A recent report has revealed that millennials are set to benefit from an ‘inheritance boom’ bigger than that experienced by any other generation in the post-war period. The Resolution Foundation, the think-tank which carried out the research, defined millennials as people currently aged between 17 and 35, and found that those within this age bracket will be left record amounts of wealth by their ‘baby boomer’ parents and grandparents.

The report found that inheritances will double in size over the next twenty years, peaking in 2035, as baby boomers who generally have high levels of wealth move through old age. Additionally, nearly two thirds of millennials have parents who are property owners, of which they may receive a share in the future. This is a stark difference to adults born in the 1930s, of whom only 38% received an inheritance.

However, the Resolution Foundation also stressed that the inheritance boom will not be a ‘silver bullet’ which allows millennials to get on the property ladder or address the wealth gaps which are currently growing in society, as most will only benefit from their inheritance when they themselves are nearing pension age. The average age at which people lose both parents is getting later; people who are currently between 25 and 35 are expected to be 61 years old when this happens.

Another key finding of the report was the strong correlation between the property wealth of millennials and the amount they are set to inherit from their parents, with those who were able to get on the property ladder during their early 20s, destined to benefit the most from the inheritance boom. The new inheritance tax housing allowance will also be fully implemented in 2020, meaning that as much as £500,000 per person will be able to be passed on without incurring tax, allowing millennials whose parents own valuable homes to cut their average tax burden in half.

In comparison, those millennials who do not own their own home by their mid thirties are much less likely to receive a large inheritance from their parents. Additionally, if they inherit this when in their 60s, they’ll then be much less likely to be able to secure a mortgage, meaning that some may struggle to climb onto the property ladder throughout both their working and retired lives.


Feb 05

February Market Commentary

The first month of 2018 was a good one for the major stock markets which we cover in this Bulletin. We report on 12 markets and 11 of them made gains in January – in some cases, spectacular gains, which many investors would regard as more than adequate for a full year. But sitting alone on the naughty step was the UK: as we shall see below there was plenty of good news for the UK in the month but, dogged by uncertainties over Brexit, continuing doubts about Theresa May and the collapse of Carillion, the FTSE fell 2% in the month.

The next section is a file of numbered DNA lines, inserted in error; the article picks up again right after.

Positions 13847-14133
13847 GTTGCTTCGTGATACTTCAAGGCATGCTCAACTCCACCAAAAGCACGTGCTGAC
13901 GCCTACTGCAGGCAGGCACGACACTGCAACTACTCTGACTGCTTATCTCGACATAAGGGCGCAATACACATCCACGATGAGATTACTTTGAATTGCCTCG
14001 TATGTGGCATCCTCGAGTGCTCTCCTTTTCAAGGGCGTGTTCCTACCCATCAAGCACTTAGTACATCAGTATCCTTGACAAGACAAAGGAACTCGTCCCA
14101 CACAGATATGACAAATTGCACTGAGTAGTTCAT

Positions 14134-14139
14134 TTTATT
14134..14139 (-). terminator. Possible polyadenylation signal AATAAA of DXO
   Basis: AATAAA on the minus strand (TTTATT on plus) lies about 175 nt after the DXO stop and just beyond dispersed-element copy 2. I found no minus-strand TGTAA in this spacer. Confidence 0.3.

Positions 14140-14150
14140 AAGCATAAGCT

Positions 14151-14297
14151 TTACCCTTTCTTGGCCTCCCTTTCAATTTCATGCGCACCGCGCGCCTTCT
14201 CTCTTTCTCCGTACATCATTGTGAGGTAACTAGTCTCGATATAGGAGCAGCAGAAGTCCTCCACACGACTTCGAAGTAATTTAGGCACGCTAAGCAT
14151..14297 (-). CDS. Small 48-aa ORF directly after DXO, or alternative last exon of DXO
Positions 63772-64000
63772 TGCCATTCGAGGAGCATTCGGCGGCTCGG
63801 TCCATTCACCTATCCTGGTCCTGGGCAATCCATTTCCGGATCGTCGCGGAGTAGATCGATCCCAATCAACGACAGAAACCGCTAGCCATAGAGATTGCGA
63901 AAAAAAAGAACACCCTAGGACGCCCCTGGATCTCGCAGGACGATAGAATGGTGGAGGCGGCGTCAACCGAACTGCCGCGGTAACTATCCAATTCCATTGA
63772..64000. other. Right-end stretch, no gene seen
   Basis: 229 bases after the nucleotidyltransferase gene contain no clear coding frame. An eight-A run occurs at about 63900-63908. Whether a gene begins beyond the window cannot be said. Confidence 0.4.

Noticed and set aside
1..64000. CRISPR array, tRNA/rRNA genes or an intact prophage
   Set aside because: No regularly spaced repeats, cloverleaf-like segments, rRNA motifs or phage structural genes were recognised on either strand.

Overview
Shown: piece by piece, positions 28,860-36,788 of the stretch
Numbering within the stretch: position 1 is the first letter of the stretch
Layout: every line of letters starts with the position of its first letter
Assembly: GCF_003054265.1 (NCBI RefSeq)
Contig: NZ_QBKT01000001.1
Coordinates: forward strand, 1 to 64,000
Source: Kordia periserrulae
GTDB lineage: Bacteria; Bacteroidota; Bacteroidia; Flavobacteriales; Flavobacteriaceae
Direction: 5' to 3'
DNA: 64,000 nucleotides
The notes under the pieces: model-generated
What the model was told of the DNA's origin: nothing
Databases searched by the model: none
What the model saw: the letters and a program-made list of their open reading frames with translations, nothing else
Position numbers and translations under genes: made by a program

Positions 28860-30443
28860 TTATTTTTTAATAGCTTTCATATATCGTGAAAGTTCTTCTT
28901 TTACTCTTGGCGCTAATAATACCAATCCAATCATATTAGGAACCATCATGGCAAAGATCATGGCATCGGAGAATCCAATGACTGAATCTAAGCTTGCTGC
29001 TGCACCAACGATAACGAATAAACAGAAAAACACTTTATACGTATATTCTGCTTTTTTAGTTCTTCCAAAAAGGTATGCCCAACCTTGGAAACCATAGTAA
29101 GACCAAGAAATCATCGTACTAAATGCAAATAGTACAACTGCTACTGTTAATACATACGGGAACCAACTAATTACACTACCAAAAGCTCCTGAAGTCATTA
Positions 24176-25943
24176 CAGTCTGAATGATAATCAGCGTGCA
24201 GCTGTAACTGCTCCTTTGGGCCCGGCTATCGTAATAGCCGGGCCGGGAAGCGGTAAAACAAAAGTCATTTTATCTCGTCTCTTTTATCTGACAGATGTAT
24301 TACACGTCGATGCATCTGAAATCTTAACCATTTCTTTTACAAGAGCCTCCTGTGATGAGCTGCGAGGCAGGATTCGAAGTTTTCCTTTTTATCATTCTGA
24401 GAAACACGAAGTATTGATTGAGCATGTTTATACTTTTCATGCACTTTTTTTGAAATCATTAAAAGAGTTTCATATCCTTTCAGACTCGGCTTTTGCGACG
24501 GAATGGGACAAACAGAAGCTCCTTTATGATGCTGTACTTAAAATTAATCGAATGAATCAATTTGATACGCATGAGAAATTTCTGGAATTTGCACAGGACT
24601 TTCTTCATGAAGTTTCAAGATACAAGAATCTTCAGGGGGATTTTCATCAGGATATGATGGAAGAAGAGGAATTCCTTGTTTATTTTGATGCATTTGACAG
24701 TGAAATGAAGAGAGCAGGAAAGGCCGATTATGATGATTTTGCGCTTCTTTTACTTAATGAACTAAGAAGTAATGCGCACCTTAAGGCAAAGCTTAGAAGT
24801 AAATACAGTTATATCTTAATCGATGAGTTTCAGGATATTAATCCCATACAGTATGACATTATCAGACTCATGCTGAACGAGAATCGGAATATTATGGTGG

Why did global stock markets do so well? As we will see below, there was good news from China and, in addition, the World Bank issued a bullish forecast as it looked ahead to 2018. Reporting that global economic growth had been stronger than expected in 2017, the Bank forecast growth of 3.1% for the coming year. The Bank’s president, Jim Yong Kim said, “The broad-based recovery in global growth is encouraging”.

Add in the continued expansion in China, low interest rates and easy monetary policy around the world and it is no wonder that stock markets are doing well.

There was certainly plenty of self-congratulation at the World Economic Forum, the annual meeting of business and political leaders in the Swiss resort of Davos. Donald Trump flew in by helicopter – the first US President to attend since Bill Clinton in 2000 – and made a tub-thumping speech highlighting American growth and making no apologies for acting as his country’s “cheerleader.”

Theresa May made a somewhat lacklustre speech – which prompted both the Times and the Telegraph to question her continued leadership – and John McDonnell was also in attendance. The UK’s Shadow Chancellor railed against the evils of capitalism whilst staying in an €800 per night hotel.

The big business story in the UK in the first month of the year was the collapse of the government’s ‘go-to’ contractor Carillion. The company went under with debts of £1.5bn and a hole in the pension fund of at least £600m as Government ministers continued to dole out contracts even after three profit warnings. Up to 30,000 small businesses are owed money by Carillion and the receivers have told them to expect less than 1p in the pound on the money owed. There are bound to be redundancies and companies going out of business: equally worrying is the total lack of business acumen shown by Her Majesty’s Government.

Despite this, there was plenty of good news around in January. The month started with all the retailers reporting on their Christmas trading figures: Next, Aldi and Lidl did well but Debenhams reported disappointing figures and – having feasted on Carillion – the vultures are now circling the high street chain.

UK manufacturing, though, was at its highest for ten years and growth for the final quarter of 2017 was revised upwards to 0.5%. Ford picked the UK to build its new diesel engines, and there was also a welcome boost for the Chancellor. Both Philip Hammond and George Osborne before him have bemoaned the UK’s productivity, but figures from the Office for National Statistics showed that UK productivity had enjoyed its biggest increase since 2011, up by 0.9% in the third quarter of 2017.

Inflation also dipped slightly to 3%, but if you are looking for clouds on the horizon then the oil price hit a four year high of $70 a barrel – so petrol will not be coming down in price any time soon – and mortgage approvals slipped to their lowest level for five years.